Skip to main content

A War of Non-Violence

Ants are wonderful animals. When I was kid, I used to watch them carry load much bigger than their bodies and disappear into the ant holes. They work as a team and help each other. Asides from bees, ants have amazing humanlike instincts. Today Phuentsholing is next to Sahara in terms of heat. And ants are invading our kitchens, living-rooms, bathrooms and even the bedrooms. An ant first appeared and slowly more and more joined the mission. Initially, they respected my bed and chose to march a few meters away from my bed instead. But now their tactics have changed.

Last night the leader of the ants must have called a meeting and decided to invade even my bed and the mattress. The war zone is increased. And this morning, I wake up to the sight of so many tiny ant soldiers. The war is on. I don’t know what to do and I am worried I might lose the war just as the mighty elephant lost long, long ago.

They are so tiny, I cannot even handhold them and lead them away from my house non-violently. When Gandhiji employed his strategy of non-violence, you see British were a big and powerful force, but my enemies on the other side are tiny, yet equally powerful. I tried every means to drive them away without hurting them, but none prevailed so far.

Some friends mocked saying if I keep my room clean, theses ants won’t find entrance in the first place. I don’t know about that. My house is not dirty for that matter. Now I am worried some of them would lose their lives much against my wishes. But for now, I stand on guard to preserve my privacy.

And time is ready to fight back. But I am helpless. I don’t want to hurt them by any means. I like them, but I feel uneasy having them in my house. I only wish and pray that the leader of the ants does not decree his soldiers to invade my clothes and especially undergarments. I am afraid to imagine ant nests all over my house, in every household utensil, toiletries and culinary items.

Comments

Popular posts from this blog

When FIVE is more than FIVE HUNDRED

Bhutanese parents complain that our children are exposed to so much foreign content and that they might soon forget our own root. Some parents also feel that their children respond well and better to stories that have Bhutanese characters and places in them. That's why the need for more and better Bhutanese books in the market. And we have only a handful of people who are committed to making this happen although the financial return is almost none.  
Bhutan can boast of not many writers. Here writing or publishing aspect of writing is an expensive hobby. In the first place, it is difficult to convince people to publish their writings and many leave it before they are halfway. Publishing is a complicated process. But here it is even more complicated since our publishers are not publishers in the real sense of the term. They would only 'publish' (print) school textbooks and in that they are only being wise - averting risks to their businesses.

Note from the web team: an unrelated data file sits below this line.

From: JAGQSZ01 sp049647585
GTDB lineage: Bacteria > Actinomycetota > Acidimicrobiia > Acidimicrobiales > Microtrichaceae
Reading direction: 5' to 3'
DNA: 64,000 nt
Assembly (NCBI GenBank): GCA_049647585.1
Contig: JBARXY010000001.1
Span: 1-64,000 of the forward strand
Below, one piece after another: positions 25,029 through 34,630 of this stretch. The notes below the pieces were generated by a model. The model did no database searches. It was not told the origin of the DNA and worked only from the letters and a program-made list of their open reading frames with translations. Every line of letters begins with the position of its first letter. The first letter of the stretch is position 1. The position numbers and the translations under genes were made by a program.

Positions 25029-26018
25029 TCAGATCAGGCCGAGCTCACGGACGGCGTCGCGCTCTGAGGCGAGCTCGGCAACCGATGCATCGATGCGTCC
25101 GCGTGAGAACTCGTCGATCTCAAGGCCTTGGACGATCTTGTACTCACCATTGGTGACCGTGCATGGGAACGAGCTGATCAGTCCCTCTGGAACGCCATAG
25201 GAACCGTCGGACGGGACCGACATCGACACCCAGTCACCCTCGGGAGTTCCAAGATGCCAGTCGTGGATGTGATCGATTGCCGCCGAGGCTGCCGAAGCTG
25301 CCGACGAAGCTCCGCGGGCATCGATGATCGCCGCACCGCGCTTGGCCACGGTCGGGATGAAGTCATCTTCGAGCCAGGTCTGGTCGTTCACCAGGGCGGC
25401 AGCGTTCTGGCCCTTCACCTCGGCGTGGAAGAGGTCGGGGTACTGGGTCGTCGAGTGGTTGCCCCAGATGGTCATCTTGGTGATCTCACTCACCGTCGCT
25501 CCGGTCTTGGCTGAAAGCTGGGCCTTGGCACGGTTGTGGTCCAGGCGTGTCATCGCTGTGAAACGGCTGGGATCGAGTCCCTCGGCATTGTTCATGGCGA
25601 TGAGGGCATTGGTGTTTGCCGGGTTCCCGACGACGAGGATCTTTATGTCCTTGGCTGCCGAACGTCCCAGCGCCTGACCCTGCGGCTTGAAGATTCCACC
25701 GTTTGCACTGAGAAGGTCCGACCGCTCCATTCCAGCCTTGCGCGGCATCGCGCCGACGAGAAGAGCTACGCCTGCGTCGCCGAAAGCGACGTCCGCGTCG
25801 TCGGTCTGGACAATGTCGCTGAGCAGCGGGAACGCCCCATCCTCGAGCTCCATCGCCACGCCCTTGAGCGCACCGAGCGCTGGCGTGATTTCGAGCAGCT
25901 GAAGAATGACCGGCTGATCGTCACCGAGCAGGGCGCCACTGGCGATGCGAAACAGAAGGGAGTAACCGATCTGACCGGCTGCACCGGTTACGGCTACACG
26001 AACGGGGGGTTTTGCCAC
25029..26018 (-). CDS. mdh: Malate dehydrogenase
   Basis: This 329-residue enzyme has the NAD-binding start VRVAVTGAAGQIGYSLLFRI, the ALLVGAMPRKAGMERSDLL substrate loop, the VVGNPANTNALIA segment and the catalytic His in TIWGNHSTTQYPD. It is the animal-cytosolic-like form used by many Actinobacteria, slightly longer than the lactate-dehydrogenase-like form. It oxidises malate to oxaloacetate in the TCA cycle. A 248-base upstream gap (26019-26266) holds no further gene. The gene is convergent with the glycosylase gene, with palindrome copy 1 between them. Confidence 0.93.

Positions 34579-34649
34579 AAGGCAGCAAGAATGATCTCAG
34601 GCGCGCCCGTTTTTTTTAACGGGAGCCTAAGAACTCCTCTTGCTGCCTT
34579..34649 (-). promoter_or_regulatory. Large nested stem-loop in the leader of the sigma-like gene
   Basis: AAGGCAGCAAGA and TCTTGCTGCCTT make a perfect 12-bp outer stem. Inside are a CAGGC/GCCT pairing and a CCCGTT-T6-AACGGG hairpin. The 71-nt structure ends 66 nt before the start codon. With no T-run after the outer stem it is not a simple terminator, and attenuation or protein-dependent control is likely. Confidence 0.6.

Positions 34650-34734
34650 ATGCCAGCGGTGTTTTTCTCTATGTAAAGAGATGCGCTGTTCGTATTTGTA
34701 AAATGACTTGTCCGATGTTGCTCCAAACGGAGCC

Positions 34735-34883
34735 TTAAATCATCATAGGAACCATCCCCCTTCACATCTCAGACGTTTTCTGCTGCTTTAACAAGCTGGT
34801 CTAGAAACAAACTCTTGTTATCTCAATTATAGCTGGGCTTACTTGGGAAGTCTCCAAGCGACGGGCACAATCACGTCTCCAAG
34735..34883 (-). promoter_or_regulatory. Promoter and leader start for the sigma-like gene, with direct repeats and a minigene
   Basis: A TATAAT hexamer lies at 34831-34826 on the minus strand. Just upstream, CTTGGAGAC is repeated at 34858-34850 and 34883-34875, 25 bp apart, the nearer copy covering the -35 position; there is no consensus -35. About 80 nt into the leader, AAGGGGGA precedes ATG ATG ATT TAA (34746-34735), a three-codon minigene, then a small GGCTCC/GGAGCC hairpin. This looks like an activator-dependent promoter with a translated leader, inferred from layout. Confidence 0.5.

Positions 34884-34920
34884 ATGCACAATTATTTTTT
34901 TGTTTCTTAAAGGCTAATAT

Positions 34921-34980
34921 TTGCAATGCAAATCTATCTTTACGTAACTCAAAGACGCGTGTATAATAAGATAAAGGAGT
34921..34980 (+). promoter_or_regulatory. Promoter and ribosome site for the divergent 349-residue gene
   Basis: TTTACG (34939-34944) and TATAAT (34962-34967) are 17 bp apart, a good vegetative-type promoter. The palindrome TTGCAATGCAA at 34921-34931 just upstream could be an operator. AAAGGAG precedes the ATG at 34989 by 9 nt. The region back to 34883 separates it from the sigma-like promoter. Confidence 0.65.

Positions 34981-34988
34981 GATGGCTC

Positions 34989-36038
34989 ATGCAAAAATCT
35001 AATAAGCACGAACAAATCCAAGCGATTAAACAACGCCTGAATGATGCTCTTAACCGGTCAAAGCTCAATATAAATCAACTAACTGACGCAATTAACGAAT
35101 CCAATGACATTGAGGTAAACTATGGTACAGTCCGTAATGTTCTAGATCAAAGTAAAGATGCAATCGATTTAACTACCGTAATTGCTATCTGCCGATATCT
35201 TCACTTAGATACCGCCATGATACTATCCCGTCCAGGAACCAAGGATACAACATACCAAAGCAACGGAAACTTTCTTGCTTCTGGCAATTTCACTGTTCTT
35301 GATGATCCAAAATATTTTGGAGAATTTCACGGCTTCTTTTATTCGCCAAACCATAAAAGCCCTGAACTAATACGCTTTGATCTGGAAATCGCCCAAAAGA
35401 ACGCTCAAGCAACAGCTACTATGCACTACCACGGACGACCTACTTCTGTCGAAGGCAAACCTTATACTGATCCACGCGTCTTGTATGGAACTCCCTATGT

Recently, the whole nation star…

We killed our Golden Goose

One of our most significant events this year is that of Bhutan’s exporting of eggs to India. A few years ago, we were importing them – in truckloads. This goes to show that we have the potential to grow and progress as a country, provided we put in a little more effort and work harder. Did you know, Bhutan today has 422,648 hens and produces 251,678 eggs a day? 
In July 2016, Bhutan Agriculture and Food Regulatory Authority (BAFRA) banned the import of chilies from India reasoning that the laboratory tests conducted confirmed presence of pesticides. And right there was our opportunity to grow on our own. The news was like winning a lottery and it sure was a boon to many a Bhutanese chili growers, as they now had ready market san competition from cheap chilies from across the border.

Then came the ‘off season’. That is when the price of chilies unreasonably shot up as high as Nu. 300-400 per kg. It was unreasonable and daylight robbery, many people protested. And then people took to the …

Our Growing Opportunity

Last week, the Ministry of Agriculture and Forest had ordered the Bhutan Agriculture and Food Regulatory Authority (BAFRA) to 'temporarily' suspend the import of beans and cauliflowers. Laboratory tests had confirmed that these vegetables contain pesticide beyond permitted 'limit'. 
This is heartening for many Bhutanese farmers. This is truly our opportunity to grow and feed Bhutanese with vegetables grown and nurtured on Bhutanese soil. It is an opportunity to go bigger into farming and turn farming into a financially lucrative venture for our rural farmers, who still continue to grow crops for self-consumption. 
Otherwise, it is difficult for our farmers to compete with literally cheap vegetables that are imported from across the border, where they are grown in much much bigger quantity. Our farmers do not stand a chance at all to compete in the market. Thus, they end up growing only what's enough for their own families - the rest go waste, most of the time. Sam…